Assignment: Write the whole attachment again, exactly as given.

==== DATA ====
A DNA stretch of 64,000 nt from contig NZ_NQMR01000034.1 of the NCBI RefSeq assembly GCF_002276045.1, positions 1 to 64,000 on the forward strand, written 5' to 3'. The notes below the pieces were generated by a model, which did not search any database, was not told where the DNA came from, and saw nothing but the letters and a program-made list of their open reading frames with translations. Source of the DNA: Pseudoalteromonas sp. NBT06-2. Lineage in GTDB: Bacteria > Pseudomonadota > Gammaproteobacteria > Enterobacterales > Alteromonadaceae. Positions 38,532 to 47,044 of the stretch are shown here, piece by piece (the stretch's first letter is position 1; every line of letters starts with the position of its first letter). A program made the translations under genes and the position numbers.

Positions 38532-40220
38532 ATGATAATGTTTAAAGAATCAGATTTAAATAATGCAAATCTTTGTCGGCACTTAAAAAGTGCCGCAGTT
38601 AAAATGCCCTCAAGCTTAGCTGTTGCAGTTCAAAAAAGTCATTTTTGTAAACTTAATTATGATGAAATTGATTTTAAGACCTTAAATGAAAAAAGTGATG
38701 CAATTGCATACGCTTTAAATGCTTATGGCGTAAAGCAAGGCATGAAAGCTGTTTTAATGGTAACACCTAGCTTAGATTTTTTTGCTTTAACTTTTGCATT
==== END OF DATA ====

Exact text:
A DNA stretch of 64,000 nt from contig NZ_NQMR01000034.1 of the NCBI RefSeq assembly GCF_002276045.1, positions 1 to 64,000 on the forward strand, written 5' to 3'. The notes below the pieces were generated by a model, which did not search any database, was not told where the DNA came from, and saw nothing but the letters and a program-made list of their open reading frames with translations. Source of the DNA: Pseudoalteromonas sp. NBT06-2. Lineage in GTDB: Bacteria > Pseudomonadota > Gammaproteobacteria > Enterobacterales > Alteromonadaceae. Positions 38,532 to 47,044 of the stretch are shown here, piece by piece (the stretch's first letter is position 1; every line of letters starts with the position of its first letter). A program made the translations under genes and the position numbers.

Positions 38532-40220
38532 ATGATAATGTTTAAAGAATCAGATTTAAATAATGCAAATCTTTGTCGGCACTTAAAAAGTGCCGCAGTT
38601 AAAATGCCCTCAAGCTTAGCTGTTGCAGTTCAAAAAAGTCATTTTTGTAAACTTAATTATGATGAAATTGATTTTAAGACCTTAAATGAAAAAAGTGATG
38701 CAATTGCATACGCTTTAAATGCTTATGGCGTAAAGCAAGGCATGAAAGCTGTTTTAATGGTAACACCTAGCTTAGATTTTTTTGCTTTAACTTTTGCATT